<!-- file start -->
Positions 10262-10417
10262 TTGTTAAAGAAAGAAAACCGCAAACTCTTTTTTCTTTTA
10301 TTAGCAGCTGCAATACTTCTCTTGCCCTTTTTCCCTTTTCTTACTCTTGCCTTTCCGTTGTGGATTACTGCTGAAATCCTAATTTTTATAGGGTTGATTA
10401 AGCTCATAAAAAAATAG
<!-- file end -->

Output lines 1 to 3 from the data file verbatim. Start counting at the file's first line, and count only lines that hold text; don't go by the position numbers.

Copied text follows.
Positions 10262-10417
10262 TTGTTAAAGAAAGAAAACCGCAAACTCTTTTTTCTTTTA
10301 TTAGCAGCTGCAATACTTCTCTTGCCCTTTTTCCCTTTTCTTACTCTTGCCTTTCCGTTGTGGATTACTGCTGAAATCCTAATTTTTATAGGGTTGATTA